MRI may be useful for evaluating athletes with distal biceps tendon tears, especially individuals with partially torn or completely torn but non-retracted tendons which are often difficult to clinically diagnose. The distal biceps tendon is best evaluated on axial T1-weighted and T2-weighted images. Complete tendon tear is characterised by the absence of the low signal intensity distal biceps tendon at its insertion site on the radial tuberosity and by the presence of soft tissue oedema within the antecubital fossa. A variable amount of retraction of the distal biceps tendon is usually noted on sagittal images (Figure 8). Partial tendon tear is characterised by the presence of increased signal intensity within an abnormally thickened or thinned distal biceps tendon. Secondary findings of a partially torn distal biceps tendon include bone marrow oedema within the radial tuberosity and fluid within the bicipitoradial bursa9.
Triceps tendon injury
Triceps tendon tears are a rare injury in athletes and occur in both males and females and in individuals of all ages. Tear of the triceps tendon is almost always the result of a single traumatic event such as a fall on an outstretched hand, a direct blow to the posterior elbow or a forceful eccentric contraction of the triceps muscle with the elbow flexed. Most tears occur at the insertion site of the triceps tendon into the olecranon process of the proximal ulna. Individuals with triceps tendon tear usually present with an acute onset of pain and swelling in the posterior elbow following a single traumatic even. MRI may be useful for distinguishing between partial and complete tear of the triceps tendon and for determining the amount of retraction of a completely torn tendon. The triceps tendon is best visualised on sagittal T1-weighted and T2-weighted images. Partial tendon tear is characterised by irregular contour and increased signal intensity within the distal triceps tendon with oedema within the surrounding subcutaneous soft tissue (Figure 9). Complete tear of the triceps tendon is characterised by a large fluid filled gap between the distal triceps tendon and the olecranon process with a large amount of surrounding soft tissue oedema10.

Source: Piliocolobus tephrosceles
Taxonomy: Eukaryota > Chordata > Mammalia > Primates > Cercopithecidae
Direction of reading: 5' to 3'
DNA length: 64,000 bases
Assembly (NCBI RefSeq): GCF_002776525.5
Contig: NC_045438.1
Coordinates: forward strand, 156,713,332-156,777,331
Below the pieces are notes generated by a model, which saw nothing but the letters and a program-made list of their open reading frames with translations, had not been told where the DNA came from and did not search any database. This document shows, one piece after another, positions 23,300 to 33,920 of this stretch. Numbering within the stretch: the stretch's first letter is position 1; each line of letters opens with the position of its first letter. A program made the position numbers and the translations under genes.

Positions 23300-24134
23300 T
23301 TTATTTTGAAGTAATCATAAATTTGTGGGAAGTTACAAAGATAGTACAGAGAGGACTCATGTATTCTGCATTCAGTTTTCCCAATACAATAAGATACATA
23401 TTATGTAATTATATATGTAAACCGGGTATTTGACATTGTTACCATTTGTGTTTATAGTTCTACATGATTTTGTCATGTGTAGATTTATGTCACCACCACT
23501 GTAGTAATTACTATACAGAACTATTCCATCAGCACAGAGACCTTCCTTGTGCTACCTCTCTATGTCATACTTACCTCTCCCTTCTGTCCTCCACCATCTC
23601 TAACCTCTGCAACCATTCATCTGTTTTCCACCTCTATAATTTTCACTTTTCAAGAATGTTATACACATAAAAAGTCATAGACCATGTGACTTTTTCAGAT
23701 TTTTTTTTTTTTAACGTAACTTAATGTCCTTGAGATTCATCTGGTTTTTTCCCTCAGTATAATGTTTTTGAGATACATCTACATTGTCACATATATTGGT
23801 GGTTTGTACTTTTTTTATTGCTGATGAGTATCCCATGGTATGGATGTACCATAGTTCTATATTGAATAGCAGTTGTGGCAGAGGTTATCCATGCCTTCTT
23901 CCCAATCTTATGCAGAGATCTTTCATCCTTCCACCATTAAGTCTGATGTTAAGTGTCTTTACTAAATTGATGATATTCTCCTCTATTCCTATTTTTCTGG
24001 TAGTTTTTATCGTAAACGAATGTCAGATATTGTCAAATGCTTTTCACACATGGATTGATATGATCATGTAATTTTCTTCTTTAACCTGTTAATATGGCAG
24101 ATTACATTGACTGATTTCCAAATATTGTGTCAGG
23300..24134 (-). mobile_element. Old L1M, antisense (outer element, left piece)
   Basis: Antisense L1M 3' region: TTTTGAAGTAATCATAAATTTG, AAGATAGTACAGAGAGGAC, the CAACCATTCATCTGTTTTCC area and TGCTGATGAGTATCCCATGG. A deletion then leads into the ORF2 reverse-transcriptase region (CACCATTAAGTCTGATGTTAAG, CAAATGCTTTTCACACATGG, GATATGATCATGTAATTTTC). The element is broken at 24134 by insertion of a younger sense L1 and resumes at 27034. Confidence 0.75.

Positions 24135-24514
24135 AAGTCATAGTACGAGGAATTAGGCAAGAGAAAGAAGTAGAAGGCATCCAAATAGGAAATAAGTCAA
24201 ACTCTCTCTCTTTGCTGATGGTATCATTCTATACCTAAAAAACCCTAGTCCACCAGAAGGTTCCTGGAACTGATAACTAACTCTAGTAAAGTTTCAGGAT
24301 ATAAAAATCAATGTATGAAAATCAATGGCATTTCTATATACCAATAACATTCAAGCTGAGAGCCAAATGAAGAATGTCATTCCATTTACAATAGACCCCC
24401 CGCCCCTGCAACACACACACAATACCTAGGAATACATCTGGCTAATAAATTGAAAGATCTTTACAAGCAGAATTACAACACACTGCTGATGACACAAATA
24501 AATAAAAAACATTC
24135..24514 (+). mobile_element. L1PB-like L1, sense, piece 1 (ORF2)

Athletes place forceful repetitive stress on the elbow joint which results in chronic traction and compression of the ulnar, radial and median nerves. Compression of the ulnar nerve within the cubital tunnel is by far the most common sports-related neuropathy about the elbow and is typically seen in athletes involved in overhead throwing activities. Athletes with cubital tunnel syndrome usually complain of aching pain and discomfort on the medial aspect of the elbow and proximal forearm. Numbness and paraesthesia in the distribution of the ulnar nerve is commonly present. The ulnar nerve lies within a groove in the posterior aspect of the medial epicondyle with the floor of the cubital tunnel formed by the posterior bundle of the ulnar collateral ligament and the roof formed by the cubital tunnel retinaculum. The ulnar nerve in athletes is spontaneously compressed within the cubital tunnel during forceful elbow flexion which reduces the cross-sectional area of the cubital tunnel. The cubital tunnel retinaculum may also be replaced by the anconeus epitrochlearis muscle in up to 28% of individuals which may further reduce the capacity of the cubital tunnel and cause greater compression of the ulnar nerve11.
MRI may be useful in evaluating athletes with cubital tunnel syndrome. Inflammatory changes within the ulnar nerve caused by long-standing compression may alter its morphology and signal characteristics. The normal ulnar nerve is of intermediate to low signal intensity on T1-weighted and T2-weighted images. Inflammation may cause increased signal intensity within the compressed nerve which is best visualised on T2-weighted images. Inflammation may also lead to focal or diffuse thickening of the ulnar nerve which may be present both proximal to and at the site of compression (Figure 10). Chronic inflammation of the ulnar nerve in athletes may lead to denervation of the muscle groups which it innervates. While MRI is not reliable at detecting acute denervation, increased signal intensity on T2-weighted images is seen in denervated muscle after approximately one month. Chronically denervated muscle demonstrates atrophy and fatty infiltration which is best visuali-sed on T1-weighted images11.
Richard Kijowski M.D.
Associate Professor of Radiology
University of Wisconsin School of Medicine and Public Health
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Image via Garry Wilmore